Russia, France and Britain have called for compliance with UN Security Council resolutions in relation to Varosha, after recent statements from Turkish high-ranking officials regarding the status of the fenced-off part of Famagusta, also known as “ghost city”.
Last Saturday, the Turkish Bar Association organized a round table meeting, which was held in Varosha for the first time since 1974, and was attended by Turkish Vice President Fuat Oktay and Turkish Justice Minister Abdulhamit Gül, among others. Oktay stated that Varosha belongs to the illegal Turkish Cypriot regime, and took part in a tour of the fenced-off part of Famagusta.
“With regard to the aggravation of the situation around Varosha, we believe that the settlement of this issue should take place strictly in accordance with the relevant UN Security Council resolutions, notable 550 and 789. This situation highlights the urgency of restarting intercommunal negotiations as soon as possible,” a Spokesperson from the Embassy of Russia to Cyprus told CNA.
Replying to a similar question, the French Embassy noted earlier that “on October 9th 2019 the members of the United Nations Security Council recalled the importance of the status of Varosha as set out in previous United Nations Security Council resolutions, including resolution 550 (1984) and resolution 789 (1992), and reiterated that no actions should be carried out in relation to Varosha that are not in accordance with those resolutions. Resolution 2506 (2020) also reiterated the Council’s position on the status of Varosha.”
“We therefore expect the sides and the relevant involved parties to fully comply with United Nations Security Council resolutions and to engage in the talks aimed reunifying the island in the framework of a bi-communal and bi-zonal federation with political equality” the Spokesperson from the Embassy of France noted.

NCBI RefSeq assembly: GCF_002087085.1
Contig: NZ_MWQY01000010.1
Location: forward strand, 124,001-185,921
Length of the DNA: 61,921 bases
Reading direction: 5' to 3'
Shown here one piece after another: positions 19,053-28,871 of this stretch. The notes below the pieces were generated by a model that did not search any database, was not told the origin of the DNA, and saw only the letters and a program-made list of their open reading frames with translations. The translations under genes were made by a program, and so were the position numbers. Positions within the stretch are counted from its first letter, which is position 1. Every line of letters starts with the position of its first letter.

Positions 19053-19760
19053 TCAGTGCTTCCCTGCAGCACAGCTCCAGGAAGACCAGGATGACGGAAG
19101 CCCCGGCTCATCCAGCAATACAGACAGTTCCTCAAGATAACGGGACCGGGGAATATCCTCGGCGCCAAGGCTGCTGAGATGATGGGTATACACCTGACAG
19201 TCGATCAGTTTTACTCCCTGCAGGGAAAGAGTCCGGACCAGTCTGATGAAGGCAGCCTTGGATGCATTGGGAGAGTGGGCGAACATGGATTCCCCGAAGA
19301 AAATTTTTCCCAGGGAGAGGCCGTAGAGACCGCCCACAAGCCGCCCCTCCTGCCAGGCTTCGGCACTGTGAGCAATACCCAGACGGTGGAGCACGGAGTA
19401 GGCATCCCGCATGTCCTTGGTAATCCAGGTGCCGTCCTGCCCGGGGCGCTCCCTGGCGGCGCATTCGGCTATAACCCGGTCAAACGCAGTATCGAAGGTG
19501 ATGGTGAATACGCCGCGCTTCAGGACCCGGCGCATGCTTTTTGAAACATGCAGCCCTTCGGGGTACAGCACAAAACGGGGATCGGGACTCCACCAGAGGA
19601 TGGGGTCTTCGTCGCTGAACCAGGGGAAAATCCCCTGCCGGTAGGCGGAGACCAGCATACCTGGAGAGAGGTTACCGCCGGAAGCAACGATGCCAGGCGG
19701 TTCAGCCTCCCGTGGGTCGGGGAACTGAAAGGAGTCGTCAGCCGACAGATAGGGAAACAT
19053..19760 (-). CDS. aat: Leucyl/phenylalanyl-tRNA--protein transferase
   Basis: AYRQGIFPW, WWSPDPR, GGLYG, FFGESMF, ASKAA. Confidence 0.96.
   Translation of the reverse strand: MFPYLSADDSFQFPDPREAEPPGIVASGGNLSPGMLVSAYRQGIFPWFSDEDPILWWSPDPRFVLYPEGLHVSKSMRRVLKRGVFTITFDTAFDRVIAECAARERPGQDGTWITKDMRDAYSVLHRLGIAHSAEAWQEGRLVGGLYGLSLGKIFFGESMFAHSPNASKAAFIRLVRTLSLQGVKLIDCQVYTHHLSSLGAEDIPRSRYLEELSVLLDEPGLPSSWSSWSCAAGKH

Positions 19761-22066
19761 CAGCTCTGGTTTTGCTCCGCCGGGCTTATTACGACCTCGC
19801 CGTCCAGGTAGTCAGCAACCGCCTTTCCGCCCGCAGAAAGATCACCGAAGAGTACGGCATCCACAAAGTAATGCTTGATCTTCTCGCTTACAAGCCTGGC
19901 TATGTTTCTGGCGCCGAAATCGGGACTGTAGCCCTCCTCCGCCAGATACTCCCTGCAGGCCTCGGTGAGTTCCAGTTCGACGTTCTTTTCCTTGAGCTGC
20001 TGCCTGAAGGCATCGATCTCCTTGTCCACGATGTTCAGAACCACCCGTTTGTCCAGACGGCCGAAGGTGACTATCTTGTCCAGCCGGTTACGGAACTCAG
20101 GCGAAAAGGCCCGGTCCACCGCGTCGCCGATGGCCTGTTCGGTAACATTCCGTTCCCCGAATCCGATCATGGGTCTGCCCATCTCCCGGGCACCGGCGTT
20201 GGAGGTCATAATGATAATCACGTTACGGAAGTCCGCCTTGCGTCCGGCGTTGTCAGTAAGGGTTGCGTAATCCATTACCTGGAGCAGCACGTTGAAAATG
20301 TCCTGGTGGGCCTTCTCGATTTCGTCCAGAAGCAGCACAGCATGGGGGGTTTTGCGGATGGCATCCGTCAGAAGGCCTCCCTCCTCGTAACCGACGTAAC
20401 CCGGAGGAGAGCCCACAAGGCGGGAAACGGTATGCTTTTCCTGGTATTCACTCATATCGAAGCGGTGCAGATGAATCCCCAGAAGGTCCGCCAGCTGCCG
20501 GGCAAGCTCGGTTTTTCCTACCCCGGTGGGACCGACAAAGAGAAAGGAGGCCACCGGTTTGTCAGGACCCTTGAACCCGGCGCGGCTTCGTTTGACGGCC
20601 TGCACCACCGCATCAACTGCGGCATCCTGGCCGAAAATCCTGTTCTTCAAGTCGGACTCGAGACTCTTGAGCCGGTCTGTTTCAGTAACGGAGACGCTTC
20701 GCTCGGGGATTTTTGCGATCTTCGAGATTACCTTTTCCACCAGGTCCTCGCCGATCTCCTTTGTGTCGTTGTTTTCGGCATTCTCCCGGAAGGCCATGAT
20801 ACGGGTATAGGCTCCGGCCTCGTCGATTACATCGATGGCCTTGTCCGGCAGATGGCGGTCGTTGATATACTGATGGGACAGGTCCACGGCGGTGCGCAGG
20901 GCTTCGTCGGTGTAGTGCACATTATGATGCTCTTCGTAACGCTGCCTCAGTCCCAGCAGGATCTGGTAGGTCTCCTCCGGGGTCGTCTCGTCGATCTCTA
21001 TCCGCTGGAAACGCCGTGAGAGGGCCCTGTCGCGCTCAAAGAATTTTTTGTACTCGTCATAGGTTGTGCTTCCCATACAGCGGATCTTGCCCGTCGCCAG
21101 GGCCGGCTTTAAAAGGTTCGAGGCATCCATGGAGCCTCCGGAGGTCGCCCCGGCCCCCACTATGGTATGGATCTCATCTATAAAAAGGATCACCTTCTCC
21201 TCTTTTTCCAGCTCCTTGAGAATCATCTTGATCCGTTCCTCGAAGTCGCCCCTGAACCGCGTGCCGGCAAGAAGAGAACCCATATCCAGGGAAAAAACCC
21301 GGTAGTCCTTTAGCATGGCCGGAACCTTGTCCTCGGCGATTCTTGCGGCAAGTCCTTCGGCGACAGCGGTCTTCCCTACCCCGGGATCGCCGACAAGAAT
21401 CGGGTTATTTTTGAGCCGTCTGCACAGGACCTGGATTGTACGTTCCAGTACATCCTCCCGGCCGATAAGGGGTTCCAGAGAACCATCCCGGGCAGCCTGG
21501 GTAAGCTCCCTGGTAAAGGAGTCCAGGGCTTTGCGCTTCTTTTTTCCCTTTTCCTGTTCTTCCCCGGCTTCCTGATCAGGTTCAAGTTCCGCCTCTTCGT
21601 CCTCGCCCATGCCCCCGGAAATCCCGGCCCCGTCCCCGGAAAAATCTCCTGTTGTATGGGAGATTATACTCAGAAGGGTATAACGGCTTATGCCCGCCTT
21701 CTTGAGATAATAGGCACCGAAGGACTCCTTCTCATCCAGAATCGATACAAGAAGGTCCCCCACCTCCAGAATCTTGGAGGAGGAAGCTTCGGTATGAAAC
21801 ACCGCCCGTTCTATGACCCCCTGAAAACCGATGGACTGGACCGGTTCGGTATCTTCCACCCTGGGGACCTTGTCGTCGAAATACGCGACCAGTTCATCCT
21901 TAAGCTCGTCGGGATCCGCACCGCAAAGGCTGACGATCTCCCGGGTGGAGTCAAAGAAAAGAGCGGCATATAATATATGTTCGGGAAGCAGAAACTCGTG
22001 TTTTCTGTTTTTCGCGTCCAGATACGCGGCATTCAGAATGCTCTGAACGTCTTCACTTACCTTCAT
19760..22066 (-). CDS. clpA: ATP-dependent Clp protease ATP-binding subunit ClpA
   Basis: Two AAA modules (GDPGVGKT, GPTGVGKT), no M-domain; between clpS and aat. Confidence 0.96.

A British High Commission Spokesperson in Nicosia also told CNA that “we fully support all relevant Security Council resolutions, including Resolutions 550 and 789. The UK remains convinced that a comprehensive settlement is the best chance of resolving these issues.”
Cyprus has been divided since 1974, when Turkey invaded and occupied its northern third. Repeated rounds of UN-led peace talks have so far failed to yield results. The latest round of negotiations, in July 2017 at the Swiss resort of Crans-Montana ended inconclusively.
UN Security Council resolution 550 (1984) considers any attempts to settle any part of Varosha (the fenced off area of Famagusta) by people other than its inhabitants as inadmissible and calls for the transfer of this area to the administration of the UN.
Efforts over the years for the legitimate citizens of Famagusta to return to the city have met with the refusal of the Turkish side, despite numerous decisions and resolutions by the UN, EU and other international institutions.
(Cyprus News Agency)